This month’s “TED* Thoughts” theme is on health and health empowerment.  We chose this to coincide with next week’s American Diabetes Association’s “Diabetes Alert Day” (March 27th) and as a time to announce the pending publication of TED* for Diabetes: A Health Empowerment Story, which I am co-authoring with Scott Conard, M.D.  The book will be available sometime in late spring (so stay tuned!).

The new book – like The Power of TED* – is a fictional account of one person’s challenges which, in this case, is that of receiving the diagnosis of type 2 diabetes.  While the book deals with diabetes as the presenting disease, anyone with a life-threatening or lifestyle-altering chronic ailment will benefit from applying TED’s ways of thinking, relating, and taking action in response to health challenges.

The story in TED* for Diabetes parallels my own journey and relationship with type 2 diabetes, which officially began over 5 years ago.  How that relationship evolved and where it is currently will be the topic of next week’s blog. This week I want to start at the beginning with the reaction I experienced, which is so typical for anyone being told that they have a chronic disease.

I was shocked.  “How could this happen to me!?” I pleaded. (Of course I had ignored for a long time a number of family physicians advising me to lose weight, eat healthy and exercise more.)

Immediately I found myself deep in the mire of the Victim Orientation.  Diabetes loomed as a diabolical problem which engaged high anxiety for the quality of my life.  The fear about the state of my health caused me to then react, over time, in all its basic forms: fight (“I am going to lick this”), flight (“maybe they made a mistake and it will just go away”) and freeze (“this can’t be real” and “I really don’t know what to do”).

The Dreaded Drama Triangle (DDT)™ was the basic frame within which I related to the diagnosis.  I was the Victim to diabetes as my Persecutor.  I wanted my doctor to be my Rescuer and to just make it go away.  Eventually (after my initial “fighting” the diabetes), I agreed to take oral medication in the hopes that it would become another Rescuer.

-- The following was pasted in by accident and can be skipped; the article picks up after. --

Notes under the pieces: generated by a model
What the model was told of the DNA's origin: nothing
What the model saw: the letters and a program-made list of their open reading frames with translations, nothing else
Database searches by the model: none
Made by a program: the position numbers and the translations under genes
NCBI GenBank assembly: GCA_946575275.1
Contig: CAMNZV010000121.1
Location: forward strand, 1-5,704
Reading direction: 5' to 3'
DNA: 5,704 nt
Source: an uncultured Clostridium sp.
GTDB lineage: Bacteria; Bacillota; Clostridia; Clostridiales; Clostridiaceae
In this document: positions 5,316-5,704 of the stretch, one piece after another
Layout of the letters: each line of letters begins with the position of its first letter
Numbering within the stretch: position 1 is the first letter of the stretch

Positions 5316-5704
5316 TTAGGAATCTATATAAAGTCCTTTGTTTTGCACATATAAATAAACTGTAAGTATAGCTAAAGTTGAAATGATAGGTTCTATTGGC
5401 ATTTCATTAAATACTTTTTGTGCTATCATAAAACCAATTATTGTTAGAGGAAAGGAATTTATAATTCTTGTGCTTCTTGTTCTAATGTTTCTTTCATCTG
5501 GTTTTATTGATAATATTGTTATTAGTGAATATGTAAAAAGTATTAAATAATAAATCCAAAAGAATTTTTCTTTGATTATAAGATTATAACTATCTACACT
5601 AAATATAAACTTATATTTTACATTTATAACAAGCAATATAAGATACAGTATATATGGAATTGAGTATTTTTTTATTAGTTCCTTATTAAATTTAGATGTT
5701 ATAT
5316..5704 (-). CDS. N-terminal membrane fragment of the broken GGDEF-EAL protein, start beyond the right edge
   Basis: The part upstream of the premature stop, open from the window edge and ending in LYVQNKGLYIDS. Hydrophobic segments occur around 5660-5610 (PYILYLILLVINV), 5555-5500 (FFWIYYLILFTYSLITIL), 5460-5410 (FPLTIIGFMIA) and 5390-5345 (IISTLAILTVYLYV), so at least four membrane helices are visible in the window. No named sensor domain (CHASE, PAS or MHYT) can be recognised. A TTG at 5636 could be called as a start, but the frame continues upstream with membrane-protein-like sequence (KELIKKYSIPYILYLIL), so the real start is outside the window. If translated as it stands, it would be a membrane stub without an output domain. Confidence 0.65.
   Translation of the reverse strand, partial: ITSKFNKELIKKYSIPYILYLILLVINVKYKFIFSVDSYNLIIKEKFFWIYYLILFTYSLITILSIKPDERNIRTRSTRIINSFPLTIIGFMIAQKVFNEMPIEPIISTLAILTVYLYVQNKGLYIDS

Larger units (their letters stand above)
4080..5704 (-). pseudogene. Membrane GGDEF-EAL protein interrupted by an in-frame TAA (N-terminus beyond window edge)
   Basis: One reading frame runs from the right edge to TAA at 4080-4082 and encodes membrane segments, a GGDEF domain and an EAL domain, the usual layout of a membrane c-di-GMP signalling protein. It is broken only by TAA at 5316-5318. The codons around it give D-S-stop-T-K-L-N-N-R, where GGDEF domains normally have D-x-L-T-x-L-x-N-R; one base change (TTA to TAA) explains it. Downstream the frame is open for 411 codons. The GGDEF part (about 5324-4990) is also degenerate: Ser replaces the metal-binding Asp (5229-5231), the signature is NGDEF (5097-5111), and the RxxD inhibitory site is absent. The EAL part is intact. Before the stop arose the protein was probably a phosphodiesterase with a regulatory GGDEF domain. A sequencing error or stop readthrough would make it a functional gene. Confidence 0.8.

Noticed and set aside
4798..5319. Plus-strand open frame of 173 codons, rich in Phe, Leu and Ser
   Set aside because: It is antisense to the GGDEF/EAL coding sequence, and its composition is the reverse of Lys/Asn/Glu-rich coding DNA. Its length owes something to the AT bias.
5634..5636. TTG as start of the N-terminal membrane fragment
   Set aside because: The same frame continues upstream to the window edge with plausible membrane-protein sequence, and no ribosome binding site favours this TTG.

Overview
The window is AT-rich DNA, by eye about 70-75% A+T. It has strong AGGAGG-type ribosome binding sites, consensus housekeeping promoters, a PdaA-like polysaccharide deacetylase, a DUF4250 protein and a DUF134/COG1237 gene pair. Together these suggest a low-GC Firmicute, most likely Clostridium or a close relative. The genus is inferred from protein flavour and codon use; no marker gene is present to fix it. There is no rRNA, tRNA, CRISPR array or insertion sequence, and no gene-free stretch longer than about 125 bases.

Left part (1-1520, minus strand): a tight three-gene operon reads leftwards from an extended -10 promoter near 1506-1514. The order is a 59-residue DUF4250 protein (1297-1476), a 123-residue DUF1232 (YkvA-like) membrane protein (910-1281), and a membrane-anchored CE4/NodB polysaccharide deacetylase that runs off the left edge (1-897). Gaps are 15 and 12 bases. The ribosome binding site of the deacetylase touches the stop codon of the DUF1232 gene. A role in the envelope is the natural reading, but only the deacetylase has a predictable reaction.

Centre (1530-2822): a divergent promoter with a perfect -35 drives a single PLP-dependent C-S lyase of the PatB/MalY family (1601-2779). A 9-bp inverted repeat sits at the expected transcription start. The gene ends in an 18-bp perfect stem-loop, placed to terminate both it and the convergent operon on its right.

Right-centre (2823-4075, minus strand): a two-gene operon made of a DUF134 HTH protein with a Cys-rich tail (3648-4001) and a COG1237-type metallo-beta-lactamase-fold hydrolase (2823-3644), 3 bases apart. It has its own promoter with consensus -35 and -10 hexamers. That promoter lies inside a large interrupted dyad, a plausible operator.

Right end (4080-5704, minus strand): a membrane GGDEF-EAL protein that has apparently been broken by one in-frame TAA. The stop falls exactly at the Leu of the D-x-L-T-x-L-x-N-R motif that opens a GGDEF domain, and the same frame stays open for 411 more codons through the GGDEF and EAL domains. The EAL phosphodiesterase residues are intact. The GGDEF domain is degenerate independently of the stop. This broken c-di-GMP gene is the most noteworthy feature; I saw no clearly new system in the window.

Characteristic of the Rescuer role in the DDT, the medication did act as a “reliever” and, along with a modest shift in diet and exercise; I was able to manage my diabetes with the blood sugar targets my medical team set for me.

But I was merely riding the rollercoaster so many with diabetes ride. I would be diligent for some time; my blood sugar would go down; my quarterly labs would come back confirming progress; feeling good about the progress, I would slack off exercise and/or let my diet slip; then see the slow increase in my daily blood sugar readings – which would also be confirmed in the quarterly lab results – only to recommit and ride the next wave of the rollercoaster.

Until this time one-year ago.  As Dr. Scott and I began the process of writing TED* for Diabetes¸ I realized that I was out of integrity in applying TED* to diabetes because I had been relating to it as a Victim.

After some good coaching from my wife I was able to clarify and declare a shift away from what I didn’t want (the problem of diabetes) to what I do want: a life of health and wellbeing.  My journey toward health empowerment began by choosing health as an outcome to create.  And with that choice, I made the shift out the Victim Orientation by adopting a Creator Orientation.

Come back next week to find where that journey has taken me in my relationship with diabetes and health.

In the meantime, go take the Diabetes Risk Test –even if you are feeling good.  Had I paid attention and taken such an assessment, I would have had a high probably of avoiding the onset of type 2 diabetes.

Here is one thing I have learned along the way: you cannot assume that “feeling good” equals “being healthy.”  Feeling OK may merely mean an absence of current illness.  As a Creator, choosing health is a whole different playing field!



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